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Facebook to block ads from violent/offensive pages

FB promises to block ads from offensive pages after BSkyB and Marks and Spencer pull ads

Technology trends and news by Faith Merino
June 28, 2013
Short URL: http://vator.tv/n/3058

Ask and you shall receive. The world asked Facebook to stop turning a blind eye to content promoting violence against women while simultaneously censoring mastectomy and breastfeeding pictures, and Facebook replied with an authoritative: “mmmmaybe.” But then a bunch of brands are like, “Hey, we don’t want our ads appearing next to hate speech, Facebook! Step to it!” And Facebook is all, “Yes, sir! Right away, sir!”

Sort of.

One month after Facebook came under fire for refusing to remove content promoting violence against women and subsequently promised to update its user guidelines, the company announced Friday that it will take steps to ensure that a brand’s ad will not be displayed on any ad featuring offensive content.

“Beginning on Monday, we will implement a new review process for determining which Pages and Groups should feature ads alongside their content. This process will expand the scope of Pages and Groups that should be ad-restricted. By the end of the week, we will remove ads from all Pages and Groups that fall into this new, more expansive restricted list,” the company said in a statement Friday.

For example, ads will now be restricted from pages and groups that contain violent, graphic, or sexual content, even if it doesn’t violate Facebook’s community standards. So, as FB pointed out, while a page selling adult products was once eligible to have ads appear on the right-hand side, now it won’t.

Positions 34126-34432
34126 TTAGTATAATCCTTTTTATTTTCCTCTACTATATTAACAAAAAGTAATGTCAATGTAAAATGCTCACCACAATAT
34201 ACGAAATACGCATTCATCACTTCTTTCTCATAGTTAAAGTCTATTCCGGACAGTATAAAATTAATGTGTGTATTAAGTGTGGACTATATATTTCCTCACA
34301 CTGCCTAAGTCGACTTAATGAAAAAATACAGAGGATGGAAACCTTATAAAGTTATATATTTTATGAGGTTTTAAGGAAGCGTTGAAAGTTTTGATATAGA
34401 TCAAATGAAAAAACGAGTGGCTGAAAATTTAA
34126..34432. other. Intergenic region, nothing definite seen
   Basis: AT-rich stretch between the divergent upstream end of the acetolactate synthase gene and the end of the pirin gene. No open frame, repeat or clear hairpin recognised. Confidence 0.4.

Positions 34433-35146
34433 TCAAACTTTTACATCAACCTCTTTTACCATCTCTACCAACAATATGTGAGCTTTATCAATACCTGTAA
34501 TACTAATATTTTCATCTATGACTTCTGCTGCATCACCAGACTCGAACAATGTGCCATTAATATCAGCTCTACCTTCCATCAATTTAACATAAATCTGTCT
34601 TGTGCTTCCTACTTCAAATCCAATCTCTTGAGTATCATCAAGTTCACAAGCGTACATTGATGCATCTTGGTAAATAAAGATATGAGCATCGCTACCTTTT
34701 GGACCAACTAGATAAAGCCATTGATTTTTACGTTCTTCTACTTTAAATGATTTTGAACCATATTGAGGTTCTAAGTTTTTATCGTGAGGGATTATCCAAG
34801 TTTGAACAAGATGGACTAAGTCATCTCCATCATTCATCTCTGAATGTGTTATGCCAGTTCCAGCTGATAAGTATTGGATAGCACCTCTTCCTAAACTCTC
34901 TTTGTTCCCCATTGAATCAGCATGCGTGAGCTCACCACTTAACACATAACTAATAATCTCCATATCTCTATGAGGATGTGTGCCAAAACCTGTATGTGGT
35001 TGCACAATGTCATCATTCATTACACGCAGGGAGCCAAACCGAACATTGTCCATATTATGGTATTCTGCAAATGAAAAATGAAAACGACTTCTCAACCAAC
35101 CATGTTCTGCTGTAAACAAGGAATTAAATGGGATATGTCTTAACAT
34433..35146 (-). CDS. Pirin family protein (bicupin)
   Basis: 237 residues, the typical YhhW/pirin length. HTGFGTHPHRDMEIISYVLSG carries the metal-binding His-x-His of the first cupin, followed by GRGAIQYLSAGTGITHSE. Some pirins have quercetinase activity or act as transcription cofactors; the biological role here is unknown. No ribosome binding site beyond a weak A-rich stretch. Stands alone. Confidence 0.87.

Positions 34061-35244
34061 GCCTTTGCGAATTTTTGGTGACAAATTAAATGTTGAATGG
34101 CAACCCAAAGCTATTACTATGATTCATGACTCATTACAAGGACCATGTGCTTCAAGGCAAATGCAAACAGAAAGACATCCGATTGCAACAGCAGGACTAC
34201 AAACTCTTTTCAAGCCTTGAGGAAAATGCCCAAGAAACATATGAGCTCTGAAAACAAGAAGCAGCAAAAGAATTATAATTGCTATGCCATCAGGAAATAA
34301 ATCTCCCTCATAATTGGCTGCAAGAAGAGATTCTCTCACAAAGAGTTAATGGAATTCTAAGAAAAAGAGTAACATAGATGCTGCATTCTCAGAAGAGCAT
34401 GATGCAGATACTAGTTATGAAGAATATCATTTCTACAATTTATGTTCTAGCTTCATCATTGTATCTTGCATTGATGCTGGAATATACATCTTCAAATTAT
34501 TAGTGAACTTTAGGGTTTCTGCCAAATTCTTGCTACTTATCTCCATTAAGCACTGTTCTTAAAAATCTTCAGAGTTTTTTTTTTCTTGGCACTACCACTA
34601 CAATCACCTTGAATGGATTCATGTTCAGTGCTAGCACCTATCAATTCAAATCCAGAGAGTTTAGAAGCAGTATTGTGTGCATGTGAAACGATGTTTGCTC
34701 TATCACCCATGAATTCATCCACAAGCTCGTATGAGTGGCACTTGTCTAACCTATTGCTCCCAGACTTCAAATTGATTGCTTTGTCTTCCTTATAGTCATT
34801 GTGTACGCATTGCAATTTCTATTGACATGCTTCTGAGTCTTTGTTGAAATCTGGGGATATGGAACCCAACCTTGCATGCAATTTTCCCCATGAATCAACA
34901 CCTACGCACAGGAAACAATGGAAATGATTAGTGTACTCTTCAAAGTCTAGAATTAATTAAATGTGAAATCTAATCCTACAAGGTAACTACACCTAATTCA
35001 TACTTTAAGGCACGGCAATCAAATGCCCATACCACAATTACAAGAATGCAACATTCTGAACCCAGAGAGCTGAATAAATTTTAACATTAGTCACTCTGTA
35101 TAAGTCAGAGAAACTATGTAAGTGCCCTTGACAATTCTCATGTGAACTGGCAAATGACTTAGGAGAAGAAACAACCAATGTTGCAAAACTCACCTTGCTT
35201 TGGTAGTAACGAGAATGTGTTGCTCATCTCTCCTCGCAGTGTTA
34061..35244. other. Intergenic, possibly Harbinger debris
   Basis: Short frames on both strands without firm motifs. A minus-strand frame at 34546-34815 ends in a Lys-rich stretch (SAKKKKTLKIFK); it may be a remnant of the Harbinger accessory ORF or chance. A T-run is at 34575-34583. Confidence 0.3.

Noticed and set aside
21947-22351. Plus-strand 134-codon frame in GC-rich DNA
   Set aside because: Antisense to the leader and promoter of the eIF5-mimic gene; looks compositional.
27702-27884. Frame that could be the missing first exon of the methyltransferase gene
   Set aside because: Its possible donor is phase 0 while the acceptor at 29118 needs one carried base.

The move comes just hours after a BBC report revealed that Marks and Spencer and BSkyB planned to temporarily pull advertising from Facebook after their ads appeared on a page called “Cute, Gay Boys,” which featured pictures of teenage boys.

M&S and BSkyB are the newest additions to a chorus of brands that called on Facebook last month to change its guidelines to start addressing content celebrating and encouraging violence against women. Last month, 15 companies, including Nissan and Nationwide, temporarily pulled their ad dollars from the social network when advocacy groups like Women Action and the Media and Everyday Sexism Project pointed out that those brands’ ads were appearing next to particularly vile images of women with black eyes and bruised faces, women being beaten or pushed down the stairs, unconscious women, and so on.

And users say they’ve reported even worse content, including videos of actual sexual assaults, that Facebook refused to remove.

Many such images had been reported to Facebook previously as being in violation of section 3, point 7 of its terms of service: “You will not post content that: is hate speech, threatening, or pornographic; incites violence; or contains nudity or graphic or gratuitous violence.” But in many instances, Facebook refused to remove such content, insisting that one meme of a duct-taped woman with the text “don’t wrap it and tap it, tape her and rape her” was not in violation of its community standards. Neither was an image of a woman lying at the bottom of some stairs with the text “next time don’t get pregnant.”

A number of blogs and news organizations reported on Facebook’s bizarre stance on such images when it was simultaneously removing images of mastectomy patients and breastfeeding mothers.

It wasn’t until brands began pulling their ad dollars (following boycotts from their own customers) that Facebook finally promised to review its community standards and update training for the teams that review and evaluate reports of hate speech and harmful content.

Facebook could not be reached for comment, so no word on how that’s coming along. 

 


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